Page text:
Air pollutant concentrations near three Texas roadways, Part I: Ultrafine particles

Yifang Zhu, Jayanth Pudota, Donald Collins, David Allen, Andrea Clements, Allison DenBleyker, Matthew Fraser, Yuling Jia, Elena McDonald-Buller, Edward Michel

    Research output: Contribution to journalArticlepeer-review

    45 Scopus citations

    Abstract

    Vehicular emitted air pollutant concentrations were studied near three types of roadways in Austin, Texas: (1) State Highway 71 (SH-71), a heavily traveled arterial highway dominated by passenger vehicles; (2) Interstate 35 (I-35), a limited access highway north of Austin in Georgetown; and (3) Farm to Market Road 973 (FM-973), a heavily traveled surface roadway dominated by truck traffic. Air pollutants examined include carbon monoxide (CO), oxides of nitrogen (NOx), and carbonyl species in the gas-phase. In the particle phase, ultrafine particle (UFP) concentrations (diameter < 100 nm), fine particulate matter (PM2.5, diameter < 2.5 μm) mass and carbon content and several particle-bound organics were examined. All roadways had an upwind stationary sampling location, one or two fixed downwind sample locations and a mobile monitoring platform that characterized pollutant concentrations fall-off with increased distance from the roadways. Data reported in this paper focus on UFP while other pollutants and near-roadway chemical processes are examined in a companion paper. Traffic volume, especially heavy-duty traffic, wind speed, and proximity to the road were found to be the most important factors determining UFP concentrations near the roadways. Since wind directions were not consistent during the sampling periods, distances along wind trajectories from the roadway to the sampling points were used to study the decay characteristics of UFPs. Under perpendicular wind conditions, for all studied roadway types, particle number concentrations increased dramatically moving from the upwind side to the downwind side. The elevated particle number concentrations decay exponentially with increasing distances from the roadway with sharp concentration gradients observed within 100-150 m, similar to previously reported studies. A single exponential decay curve was found to fit the data collected from all three roadways very well under perpendicular wind conditions. No consistent pattern was observed for UFPs under parallel wind conditions. However, regardless of wind conditions, particle concentrations returned to background levels within a few hundred meters of the roadway. Within measured UFP size ranges, smaller particles (6-25 nm) decayed faster than larger ones (100-300 nm). Similar decay rates were observed among UFP number, surface, and volume.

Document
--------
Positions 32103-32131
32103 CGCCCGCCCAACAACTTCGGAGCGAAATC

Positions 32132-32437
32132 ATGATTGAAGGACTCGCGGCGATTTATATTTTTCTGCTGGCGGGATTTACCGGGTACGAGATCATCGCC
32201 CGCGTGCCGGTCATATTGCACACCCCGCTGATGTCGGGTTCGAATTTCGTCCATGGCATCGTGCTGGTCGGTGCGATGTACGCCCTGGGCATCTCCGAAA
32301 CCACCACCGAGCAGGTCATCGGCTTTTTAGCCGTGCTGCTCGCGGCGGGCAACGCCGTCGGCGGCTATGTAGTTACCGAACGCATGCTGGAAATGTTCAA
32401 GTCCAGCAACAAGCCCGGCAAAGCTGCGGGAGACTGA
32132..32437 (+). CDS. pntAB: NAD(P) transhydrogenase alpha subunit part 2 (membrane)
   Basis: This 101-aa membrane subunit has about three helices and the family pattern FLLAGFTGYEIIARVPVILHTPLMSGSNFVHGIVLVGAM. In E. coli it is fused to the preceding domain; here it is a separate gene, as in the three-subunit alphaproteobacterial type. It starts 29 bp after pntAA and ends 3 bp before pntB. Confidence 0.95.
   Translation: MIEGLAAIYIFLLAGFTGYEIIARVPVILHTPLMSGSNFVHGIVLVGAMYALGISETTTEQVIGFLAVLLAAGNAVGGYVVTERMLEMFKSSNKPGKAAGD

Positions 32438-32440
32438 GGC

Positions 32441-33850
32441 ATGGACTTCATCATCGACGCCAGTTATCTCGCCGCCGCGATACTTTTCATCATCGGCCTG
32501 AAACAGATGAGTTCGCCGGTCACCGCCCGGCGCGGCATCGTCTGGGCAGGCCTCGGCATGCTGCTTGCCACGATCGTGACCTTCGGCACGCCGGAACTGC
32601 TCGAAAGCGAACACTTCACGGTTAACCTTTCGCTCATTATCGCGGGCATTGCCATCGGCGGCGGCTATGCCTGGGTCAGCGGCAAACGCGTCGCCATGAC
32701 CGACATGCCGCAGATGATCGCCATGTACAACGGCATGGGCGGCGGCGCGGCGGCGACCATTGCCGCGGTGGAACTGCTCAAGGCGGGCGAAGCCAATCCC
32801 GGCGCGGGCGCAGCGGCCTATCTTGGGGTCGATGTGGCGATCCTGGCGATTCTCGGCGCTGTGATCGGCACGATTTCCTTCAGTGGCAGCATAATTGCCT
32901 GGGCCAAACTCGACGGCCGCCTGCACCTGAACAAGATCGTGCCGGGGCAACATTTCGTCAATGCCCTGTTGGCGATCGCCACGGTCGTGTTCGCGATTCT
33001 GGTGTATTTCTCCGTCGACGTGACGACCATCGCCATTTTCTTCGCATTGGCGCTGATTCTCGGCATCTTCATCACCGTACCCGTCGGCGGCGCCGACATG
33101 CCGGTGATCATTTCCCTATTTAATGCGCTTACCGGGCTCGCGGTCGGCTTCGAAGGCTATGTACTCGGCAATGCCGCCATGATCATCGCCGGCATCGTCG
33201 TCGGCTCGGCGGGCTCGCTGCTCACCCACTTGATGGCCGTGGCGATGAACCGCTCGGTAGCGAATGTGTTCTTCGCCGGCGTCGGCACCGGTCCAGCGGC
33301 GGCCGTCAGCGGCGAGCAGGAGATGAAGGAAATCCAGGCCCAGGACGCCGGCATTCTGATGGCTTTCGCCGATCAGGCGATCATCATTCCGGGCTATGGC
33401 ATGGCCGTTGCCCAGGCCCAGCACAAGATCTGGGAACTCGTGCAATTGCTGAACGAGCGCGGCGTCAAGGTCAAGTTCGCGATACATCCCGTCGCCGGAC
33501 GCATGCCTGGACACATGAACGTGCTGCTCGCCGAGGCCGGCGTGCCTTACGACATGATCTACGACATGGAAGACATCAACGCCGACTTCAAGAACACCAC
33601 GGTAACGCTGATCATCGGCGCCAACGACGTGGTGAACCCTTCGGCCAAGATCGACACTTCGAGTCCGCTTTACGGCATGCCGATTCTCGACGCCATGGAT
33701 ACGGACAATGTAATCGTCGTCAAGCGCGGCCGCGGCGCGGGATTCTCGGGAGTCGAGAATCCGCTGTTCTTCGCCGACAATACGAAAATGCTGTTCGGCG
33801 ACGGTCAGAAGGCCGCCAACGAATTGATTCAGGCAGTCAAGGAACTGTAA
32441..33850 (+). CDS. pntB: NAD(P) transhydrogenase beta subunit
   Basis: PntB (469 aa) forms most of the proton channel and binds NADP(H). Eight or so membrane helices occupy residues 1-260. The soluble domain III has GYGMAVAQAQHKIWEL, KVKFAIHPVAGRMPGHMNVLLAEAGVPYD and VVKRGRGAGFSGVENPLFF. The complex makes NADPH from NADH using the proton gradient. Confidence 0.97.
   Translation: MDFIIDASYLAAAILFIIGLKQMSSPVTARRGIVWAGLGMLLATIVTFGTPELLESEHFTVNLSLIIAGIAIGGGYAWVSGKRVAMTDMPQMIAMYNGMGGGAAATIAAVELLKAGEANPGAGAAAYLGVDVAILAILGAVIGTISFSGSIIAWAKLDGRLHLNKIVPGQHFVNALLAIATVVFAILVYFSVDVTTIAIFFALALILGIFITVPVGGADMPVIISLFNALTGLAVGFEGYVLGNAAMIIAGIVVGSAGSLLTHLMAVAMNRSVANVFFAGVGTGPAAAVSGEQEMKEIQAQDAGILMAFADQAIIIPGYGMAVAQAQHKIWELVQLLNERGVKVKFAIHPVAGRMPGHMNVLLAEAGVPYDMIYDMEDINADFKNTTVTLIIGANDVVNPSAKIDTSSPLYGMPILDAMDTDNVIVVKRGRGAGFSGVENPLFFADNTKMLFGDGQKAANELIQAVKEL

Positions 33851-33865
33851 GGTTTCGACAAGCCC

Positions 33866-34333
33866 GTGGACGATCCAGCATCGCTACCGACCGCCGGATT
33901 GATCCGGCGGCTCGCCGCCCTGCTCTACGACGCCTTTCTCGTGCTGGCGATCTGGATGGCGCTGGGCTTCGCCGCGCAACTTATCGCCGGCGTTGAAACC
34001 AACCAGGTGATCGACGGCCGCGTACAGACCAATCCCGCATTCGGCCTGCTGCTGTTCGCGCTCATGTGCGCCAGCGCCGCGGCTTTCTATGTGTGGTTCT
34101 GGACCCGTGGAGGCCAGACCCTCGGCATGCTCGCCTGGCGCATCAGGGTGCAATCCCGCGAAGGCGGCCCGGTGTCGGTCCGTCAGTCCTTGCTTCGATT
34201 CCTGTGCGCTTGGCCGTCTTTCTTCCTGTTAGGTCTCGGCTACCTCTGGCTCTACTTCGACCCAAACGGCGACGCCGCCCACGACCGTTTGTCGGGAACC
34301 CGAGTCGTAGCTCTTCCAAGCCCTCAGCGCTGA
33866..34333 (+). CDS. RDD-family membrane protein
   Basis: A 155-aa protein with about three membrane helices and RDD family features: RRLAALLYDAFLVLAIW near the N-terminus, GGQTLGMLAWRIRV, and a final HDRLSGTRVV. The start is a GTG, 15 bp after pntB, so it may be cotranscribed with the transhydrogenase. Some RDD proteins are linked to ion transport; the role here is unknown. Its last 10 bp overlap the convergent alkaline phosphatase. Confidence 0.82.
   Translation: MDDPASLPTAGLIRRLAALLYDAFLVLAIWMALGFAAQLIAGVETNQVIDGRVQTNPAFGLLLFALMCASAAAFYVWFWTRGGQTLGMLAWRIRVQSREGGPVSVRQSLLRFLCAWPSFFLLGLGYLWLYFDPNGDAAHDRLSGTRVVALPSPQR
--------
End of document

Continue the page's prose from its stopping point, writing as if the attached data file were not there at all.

Original languageEnglish (US)
    Pages (from-to)4513-4522
    Number of pages10
    JournalAtmospheric Environment
    Volume43
    Issue number30
    DOIs
    StatePublished - Sep 1 2009

    Keywords

    • Exponential decay
    • Near roadway
    • Ultrafine particles
    • Vehicular emissions

    ASJC Scopus subject areas

    • Environmental Science(all)
    • Atmospheric Science

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